Of course, these technologies can provide the event organizers with large amounts of attendee data, which raises another question: Are people comfortable with sharing their data, or is this just creepy? Data tracking and collection is now a part of our everyday lives and we’re seeing it pop up in most retailers and event spaces. We were somewhat surprised to learn that more often than not people are comfortable with sharing their information as long as they benefit from doing so. If attendees’ sharing their information enhances their overall experience– through a unique method of engagement, a cool interactive space, or a more personalized experience catered for them– they are more than willing to share their data and allow tracking of that information. (But again, remember that attendees are increasingly marketing-savvy; it’s vital to be transparent about the data you collect. Why are you collecting it, how will it be used, and what’s the benefit to the attendee?)

Event organizers can use this data to track attendees’ interests – what booth was visited most, which sessions captured the largest audience, and what time slots featured the most or the least activity. For a more personalized application, it’s possible to share relevant content with a specific attendee based on where they spent their time at an event, whether that’s sharing product information or follow up from a session. You gain valuable data to enhance the experience at the next event and the ability to personalize and enhance your attendees’ experience.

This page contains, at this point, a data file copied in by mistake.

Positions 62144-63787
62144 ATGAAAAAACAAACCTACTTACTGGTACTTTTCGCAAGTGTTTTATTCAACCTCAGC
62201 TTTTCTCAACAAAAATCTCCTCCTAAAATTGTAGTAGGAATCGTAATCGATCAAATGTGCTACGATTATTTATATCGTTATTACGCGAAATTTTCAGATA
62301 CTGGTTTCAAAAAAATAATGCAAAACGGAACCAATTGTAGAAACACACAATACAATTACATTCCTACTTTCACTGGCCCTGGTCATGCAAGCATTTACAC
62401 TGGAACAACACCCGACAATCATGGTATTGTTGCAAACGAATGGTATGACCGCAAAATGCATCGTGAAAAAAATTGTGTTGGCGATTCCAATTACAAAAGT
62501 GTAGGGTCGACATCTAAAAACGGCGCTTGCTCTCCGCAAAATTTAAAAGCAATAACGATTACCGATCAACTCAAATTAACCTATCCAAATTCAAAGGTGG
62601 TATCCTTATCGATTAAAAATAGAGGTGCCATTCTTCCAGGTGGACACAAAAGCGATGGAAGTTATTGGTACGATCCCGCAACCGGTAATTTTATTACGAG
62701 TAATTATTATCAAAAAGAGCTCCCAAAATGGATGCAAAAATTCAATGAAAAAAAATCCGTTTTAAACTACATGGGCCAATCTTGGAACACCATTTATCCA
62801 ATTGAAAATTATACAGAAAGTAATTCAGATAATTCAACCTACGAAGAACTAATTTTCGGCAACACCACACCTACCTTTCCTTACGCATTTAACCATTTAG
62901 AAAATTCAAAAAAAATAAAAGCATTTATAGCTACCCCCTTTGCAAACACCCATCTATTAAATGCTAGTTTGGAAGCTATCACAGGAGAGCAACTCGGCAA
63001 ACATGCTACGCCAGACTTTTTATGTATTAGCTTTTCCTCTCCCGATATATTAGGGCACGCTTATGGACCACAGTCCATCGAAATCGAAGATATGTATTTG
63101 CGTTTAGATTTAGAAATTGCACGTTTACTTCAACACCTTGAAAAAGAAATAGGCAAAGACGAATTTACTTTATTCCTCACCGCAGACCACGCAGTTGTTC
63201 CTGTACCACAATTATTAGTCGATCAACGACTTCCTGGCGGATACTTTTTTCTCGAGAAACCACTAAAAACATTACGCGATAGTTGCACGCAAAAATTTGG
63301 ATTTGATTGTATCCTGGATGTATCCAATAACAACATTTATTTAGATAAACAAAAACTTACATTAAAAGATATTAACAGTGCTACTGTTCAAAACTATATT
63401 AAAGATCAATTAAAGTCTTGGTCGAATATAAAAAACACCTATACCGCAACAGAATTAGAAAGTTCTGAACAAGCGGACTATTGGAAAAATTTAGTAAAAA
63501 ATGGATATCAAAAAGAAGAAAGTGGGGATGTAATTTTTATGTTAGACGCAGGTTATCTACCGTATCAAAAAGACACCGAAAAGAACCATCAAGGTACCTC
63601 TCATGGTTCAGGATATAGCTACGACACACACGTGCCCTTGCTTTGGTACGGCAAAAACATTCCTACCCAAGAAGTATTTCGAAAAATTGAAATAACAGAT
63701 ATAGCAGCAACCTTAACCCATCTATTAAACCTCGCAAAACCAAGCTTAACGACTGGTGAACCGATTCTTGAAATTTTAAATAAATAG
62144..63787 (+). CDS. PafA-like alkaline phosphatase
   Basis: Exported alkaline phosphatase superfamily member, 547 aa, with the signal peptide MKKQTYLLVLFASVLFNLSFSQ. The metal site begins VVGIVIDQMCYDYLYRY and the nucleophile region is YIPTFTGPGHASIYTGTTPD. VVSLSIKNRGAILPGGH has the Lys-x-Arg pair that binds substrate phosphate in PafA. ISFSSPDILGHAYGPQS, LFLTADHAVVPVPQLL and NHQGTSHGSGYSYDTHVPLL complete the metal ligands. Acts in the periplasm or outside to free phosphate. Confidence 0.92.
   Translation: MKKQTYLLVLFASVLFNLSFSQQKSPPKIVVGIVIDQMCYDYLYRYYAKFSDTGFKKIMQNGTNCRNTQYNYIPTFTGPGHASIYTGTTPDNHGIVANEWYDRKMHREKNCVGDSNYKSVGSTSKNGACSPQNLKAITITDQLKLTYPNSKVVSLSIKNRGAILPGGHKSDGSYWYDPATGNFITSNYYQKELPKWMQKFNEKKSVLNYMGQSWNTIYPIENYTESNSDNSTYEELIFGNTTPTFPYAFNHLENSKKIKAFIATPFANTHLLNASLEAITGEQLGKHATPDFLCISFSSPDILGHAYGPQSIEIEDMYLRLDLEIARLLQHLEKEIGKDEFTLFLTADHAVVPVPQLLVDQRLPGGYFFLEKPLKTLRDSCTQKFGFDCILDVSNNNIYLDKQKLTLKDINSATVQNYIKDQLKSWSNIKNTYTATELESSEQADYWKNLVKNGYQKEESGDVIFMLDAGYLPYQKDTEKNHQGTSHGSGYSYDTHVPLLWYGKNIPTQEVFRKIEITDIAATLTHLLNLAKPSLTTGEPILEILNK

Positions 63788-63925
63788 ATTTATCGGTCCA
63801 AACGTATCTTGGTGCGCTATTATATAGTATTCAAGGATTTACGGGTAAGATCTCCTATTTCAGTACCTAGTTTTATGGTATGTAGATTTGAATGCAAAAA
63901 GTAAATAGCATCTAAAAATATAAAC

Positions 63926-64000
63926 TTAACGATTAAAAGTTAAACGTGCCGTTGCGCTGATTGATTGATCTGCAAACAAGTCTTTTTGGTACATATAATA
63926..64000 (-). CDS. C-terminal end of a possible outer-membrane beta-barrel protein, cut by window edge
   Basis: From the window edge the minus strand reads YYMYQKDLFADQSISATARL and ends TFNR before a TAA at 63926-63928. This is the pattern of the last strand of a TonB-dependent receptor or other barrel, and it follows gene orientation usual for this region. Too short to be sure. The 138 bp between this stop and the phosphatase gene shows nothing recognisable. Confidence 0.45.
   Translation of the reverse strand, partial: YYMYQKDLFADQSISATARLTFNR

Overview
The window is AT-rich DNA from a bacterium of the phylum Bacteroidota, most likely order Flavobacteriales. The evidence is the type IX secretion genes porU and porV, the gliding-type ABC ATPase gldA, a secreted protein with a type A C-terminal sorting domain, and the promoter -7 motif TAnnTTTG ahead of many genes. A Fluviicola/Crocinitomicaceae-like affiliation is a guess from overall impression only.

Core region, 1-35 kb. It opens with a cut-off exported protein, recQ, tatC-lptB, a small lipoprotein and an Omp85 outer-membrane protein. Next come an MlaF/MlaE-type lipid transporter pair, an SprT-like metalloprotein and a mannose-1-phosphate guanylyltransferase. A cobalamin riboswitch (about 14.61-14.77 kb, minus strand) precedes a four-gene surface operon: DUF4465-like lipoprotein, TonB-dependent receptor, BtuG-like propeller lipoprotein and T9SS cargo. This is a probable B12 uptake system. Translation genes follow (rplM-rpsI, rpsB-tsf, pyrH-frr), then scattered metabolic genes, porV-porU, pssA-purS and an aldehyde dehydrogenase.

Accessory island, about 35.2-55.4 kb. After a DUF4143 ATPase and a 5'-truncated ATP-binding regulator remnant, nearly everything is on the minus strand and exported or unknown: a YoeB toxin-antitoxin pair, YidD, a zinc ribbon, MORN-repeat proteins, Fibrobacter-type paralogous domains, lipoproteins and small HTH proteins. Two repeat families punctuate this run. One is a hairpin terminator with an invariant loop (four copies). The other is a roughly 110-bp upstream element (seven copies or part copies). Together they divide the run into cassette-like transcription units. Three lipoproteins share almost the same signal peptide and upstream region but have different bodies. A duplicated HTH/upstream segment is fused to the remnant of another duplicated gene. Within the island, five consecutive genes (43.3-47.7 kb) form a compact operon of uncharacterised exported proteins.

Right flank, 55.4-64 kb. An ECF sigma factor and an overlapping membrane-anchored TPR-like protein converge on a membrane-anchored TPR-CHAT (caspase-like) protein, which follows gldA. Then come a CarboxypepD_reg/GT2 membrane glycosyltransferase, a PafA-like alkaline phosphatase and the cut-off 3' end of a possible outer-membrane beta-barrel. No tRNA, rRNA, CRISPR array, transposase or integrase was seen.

Of course, none of this data is any use to you if it’s not analyzed, and the sooner the raw data is distilled into actionable information the better it is. We’re now approaching a place where through using machine learning and AI technology, event planners and producers can start to augment the event’s content in real-time to cater to the attendees’ needs and preferences. Imagine being able to track the relevance of your content or receive instant feedback on day one to adjust for day two; you won’t need to wait until next year or the next event to give attendees the experience they’re looking for or the information that’s most important to them. This really will be a game-changer as events move forward to more personalized experiences and higher engagement.


Augmented Reality(AR) and mixed reality are continuing to grow in the entertainment and concert areas and emerging in conventions and meetings. Moreover, we’re going to see more AR in the consumer market and our everyday lives within the decade. Again, as people become more comfortable with this type of technology and interaction, they’re going to want to see it at events. The benefits of incorporating AR at events are it drives engagement, allows attendees to personally interact with your content, and gives a lasting impression. The major challenge with introducing mixed reality into events is that attendees want a shared experience, not an isolated one. This means Virtual Reality (VR), confined to a headset, is still too isolated of an experience and hasn’t really found its way in the events space. However, it makes AR a great technology to incorporate into events, whether this is through a mobile app, visual effects, or wearable devices… we’re keeping our eyes on Apple’s answer to Google Glass.

The overarching trend is attendees want authentic experiences at their events and interactions and technology that elevate those experiences. If you have any questions about these trends or the specific technology mentioned please contact us. Learn other trends we’re seeing in the events industry and how the industry as a whole is evolving.

Alford Media